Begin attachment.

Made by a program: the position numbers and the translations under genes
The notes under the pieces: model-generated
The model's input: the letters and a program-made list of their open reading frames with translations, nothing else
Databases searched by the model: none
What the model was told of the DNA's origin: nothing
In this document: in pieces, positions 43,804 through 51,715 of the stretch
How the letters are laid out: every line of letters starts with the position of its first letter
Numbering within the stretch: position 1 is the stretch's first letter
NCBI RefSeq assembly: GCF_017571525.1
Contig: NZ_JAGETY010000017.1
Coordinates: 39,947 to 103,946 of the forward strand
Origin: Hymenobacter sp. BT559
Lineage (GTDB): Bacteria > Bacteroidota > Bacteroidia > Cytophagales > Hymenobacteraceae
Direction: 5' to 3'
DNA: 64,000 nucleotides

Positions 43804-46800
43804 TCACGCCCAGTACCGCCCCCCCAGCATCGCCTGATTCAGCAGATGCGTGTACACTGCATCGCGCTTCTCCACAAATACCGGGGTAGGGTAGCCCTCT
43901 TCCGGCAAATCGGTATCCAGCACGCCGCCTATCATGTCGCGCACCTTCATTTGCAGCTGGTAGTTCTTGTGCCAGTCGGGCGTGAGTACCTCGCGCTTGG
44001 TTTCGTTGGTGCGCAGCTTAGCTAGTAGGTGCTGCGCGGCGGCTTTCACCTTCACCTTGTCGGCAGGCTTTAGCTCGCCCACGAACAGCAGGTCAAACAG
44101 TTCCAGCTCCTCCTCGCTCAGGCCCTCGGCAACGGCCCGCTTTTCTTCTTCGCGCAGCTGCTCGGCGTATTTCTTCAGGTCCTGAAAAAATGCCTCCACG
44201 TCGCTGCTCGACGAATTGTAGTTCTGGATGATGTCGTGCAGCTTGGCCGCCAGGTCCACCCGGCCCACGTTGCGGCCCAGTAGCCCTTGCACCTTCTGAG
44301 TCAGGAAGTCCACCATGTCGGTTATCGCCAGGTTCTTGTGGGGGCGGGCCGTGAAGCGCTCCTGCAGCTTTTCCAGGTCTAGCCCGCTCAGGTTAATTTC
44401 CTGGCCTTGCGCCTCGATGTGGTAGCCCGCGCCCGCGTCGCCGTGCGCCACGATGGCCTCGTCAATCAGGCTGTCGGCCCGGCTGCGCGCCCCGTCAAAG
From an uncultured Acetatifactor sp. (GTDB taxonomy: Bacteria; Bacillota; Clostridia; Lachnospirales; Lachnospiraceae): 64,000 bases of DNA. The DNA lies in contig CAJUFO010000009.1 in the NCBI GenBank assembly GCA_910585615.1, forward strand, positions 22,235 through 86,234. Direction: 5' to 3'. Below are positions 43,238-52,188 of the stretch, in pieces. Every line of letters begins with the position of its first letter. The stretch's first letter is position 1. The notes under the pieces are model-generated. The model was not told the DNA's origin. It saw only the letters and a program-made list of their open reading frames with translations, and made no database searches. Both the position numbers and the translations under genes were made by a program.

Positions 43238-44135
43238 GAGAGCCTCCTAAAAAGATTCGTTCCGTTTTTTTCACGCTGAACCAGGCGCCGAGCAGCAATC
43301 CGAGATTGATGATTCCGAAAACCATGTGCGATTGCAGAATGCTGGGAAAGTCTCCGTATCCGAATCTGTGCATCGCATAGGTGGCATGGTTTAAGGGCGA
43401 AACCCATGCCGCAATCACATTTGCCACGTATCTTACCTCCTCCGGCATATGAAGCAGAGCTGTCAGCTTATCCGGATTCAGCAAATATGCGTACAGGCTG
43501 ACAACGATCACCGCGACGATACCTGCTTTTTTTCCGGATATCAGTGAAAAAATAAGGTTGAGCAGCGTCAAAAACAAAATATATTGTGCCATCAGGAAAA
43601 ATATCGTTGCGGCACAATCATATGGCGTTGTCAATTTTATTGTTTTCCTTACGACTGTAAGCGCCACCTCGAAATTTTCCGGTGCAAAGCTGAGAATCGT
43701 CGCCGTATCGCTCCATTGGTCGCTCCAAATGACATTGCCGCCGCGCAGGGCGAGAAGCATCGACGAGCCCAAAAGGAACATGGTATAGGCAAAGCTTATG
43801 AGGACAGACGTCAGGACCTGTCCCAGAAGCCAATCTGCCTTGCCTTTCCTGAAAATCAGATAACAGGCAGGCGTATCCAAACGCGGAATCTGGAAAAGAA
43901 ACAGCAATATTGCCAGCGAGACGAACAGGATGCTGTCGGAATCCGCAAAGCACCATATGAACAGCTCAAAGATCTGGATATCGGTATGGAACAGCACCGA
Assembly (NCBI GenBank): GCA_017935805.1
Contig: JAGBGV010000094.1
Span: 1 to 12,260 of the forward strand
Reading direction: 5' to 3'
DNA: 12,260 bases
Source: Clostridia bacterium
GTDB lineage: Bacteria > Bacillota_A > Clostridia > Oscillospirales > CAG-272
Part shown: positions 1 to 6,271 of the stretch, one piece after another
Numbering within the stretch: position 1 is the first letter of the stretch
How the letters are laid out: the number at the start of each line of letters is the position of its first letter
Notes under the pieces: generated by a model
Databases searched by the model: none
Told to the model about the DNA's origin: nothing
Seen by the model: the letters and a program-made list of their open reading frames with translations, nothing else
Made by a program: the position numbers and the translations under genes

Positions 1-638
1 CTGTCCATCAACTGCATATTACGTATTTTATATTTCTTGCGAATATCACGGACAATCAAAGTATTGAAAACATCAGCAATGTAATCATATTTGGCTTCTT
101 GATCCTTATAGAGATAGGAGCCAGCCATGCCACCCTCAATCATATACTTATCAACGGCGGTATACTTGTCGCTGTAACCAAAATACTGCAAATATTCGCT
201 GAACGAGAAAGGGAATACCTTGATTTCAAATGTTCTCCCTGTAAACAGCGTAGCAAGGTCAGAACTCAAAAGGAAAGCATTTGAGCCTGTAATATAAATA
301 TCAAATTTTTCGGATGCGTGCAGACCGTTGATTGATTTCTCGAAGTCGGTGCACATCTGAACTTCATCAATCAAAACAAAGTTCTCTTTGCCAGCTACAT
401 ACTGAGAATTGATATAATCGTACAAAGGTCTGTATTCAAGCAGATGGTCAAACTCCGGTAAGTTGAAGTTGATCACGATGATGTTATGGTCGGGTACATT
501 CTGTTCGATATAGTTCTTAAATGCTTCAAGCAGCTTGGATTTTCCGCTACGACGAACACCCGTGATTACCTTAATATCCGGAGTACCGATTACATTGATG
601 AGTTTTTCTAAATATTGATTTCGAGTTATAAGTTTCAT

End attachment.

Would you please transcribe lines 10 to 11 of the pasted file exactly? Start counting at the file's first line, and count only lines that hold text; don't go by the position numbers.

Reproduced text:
Contig: NZ_JAGETY010000017.1
Coordinates: 39,947 to 103,946 of the forward strand